Many GHPALS members go to Comic-Con, and the head of this society is no exception. While the next few articles were posted after the Con, they were written during it, starting with this one.
I am sitting by a swimming pool at a Holiday Inn north of the San Diego airport. The sky is overcast and the air is full of sounds: cheerful tunes faintly heard from the bar, pile drivers from some construction project, the traffic on Nimitz Avenue and Harbor Drive, and the shuttle buses that stop to pick up people for the 15-minute drive to what can only be seen as another world.
It seems unbelievable that only 5 miles from here more than a hundred-thousand people are gathered together for the biggest celebration of the popular arts, Comic-Con. There are two types of people there: the lucky ones who snagged a badge in the lottery that was the badge sale (a topic for another time) and those, like me, who did not. For at least a dozen years I have brought my children (now adults) to this thing, and for the first time I am on the outside looking in.
So enough about why I’m not among the hoards inside the convention center, and on to the fun I had outside of it. And the swag. And the promotions I’ve participated in. And, most importantly, the sheer fun I have had without a badge.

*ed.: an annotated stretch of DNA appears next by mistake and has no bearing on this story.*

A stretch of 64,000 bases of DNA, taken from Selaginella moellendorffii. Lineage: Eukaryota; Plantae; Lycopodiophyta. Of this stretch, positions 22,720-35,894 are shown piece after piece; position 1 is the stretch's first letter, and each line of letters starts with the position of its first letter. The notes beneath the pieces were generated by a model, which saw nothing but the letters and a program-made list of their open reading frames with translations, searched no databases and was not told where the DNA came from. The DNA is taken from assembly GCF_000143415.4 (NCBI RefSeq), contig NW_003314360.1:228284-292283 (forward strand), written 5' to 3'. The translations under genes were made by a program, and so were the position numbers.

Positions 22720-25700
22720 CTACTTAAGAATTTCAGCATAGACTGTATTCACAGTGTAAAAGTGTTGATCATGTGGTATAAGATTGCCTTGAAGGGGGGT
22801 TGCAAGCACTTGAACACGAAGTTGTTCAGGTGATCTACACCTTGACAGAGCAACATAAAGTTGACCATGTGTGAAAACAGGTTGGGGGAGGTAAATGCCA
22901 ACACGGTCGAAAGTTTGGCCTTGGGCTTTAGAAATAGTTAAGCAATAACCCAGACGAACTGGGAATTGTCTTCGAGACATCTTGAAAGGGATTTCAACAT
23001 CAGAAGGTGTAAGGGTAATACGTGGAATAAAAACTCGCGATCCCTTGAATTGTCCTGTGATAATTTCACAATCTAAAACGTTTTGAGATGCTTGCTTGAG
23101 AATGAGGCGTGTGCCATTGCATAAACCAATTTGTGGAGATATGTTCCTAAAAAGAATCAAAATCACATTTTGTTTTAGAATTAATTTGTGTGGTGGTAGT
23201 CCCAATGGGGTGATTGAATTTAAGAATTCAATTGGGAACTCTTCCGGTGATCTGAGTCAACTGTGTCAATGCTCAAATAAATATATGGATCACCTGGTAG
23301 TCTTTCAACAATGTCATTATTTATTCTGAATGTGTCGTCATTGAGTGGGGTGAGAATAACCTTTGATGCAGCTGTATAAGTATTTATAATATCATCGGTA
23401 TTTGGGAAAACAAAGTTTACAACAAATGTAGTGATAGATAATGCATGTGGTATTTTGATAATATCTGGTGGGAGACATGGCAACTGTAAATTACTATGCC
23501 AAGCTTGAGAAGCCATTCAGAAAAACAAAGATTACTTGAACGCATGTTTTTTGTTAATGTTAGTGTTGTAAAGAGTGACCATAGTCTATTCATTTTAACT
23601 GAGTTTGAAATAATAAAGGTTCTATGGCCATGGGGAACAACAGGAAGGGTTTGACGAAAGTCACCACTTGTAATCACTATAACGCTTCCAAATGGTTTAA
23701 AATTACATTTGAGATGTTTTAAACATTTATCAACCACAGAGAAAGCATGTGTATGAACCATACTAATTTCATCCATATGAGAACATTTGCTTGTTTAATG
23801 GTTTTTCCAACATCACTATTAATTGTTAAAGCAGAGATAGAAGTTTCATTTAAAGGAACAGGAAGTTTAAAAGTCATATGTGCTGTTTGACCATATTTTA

Wise promotion people have recognized the value of taking over locations in the Gaslamp District. There one has total control over the space. The venue can be open before and after the Con exhibit hall hours. There are no rules to restrict activities and room for longer lines. One can pay a restaurant to turn itself into SyFy’s Defiance HQ or NBC's Grimm forest. One can rent the ballroom in a hotel like XBox did in the Hard Rock Cafe. Or one can just rent a parking lot, pull in a bunch of trailers and set up tents to turn it in to History Chanel central or a Coma center to advertise a new A&E mini-series. Cheapest of all, hire a bunch of temps from an agency to stand on any street corner and give a way your advertising stuff to everyone who passes by. Sure a bunch will get tossed, but most will at least be looked at by someone.
Yesterday I spent 6 hours walking the streets over there, and I had a great time. I really didn’t need no stinking badge. And judging from the crowds, neither did a lot of other people. My kids are there today, because they don’t have badges until tomorrow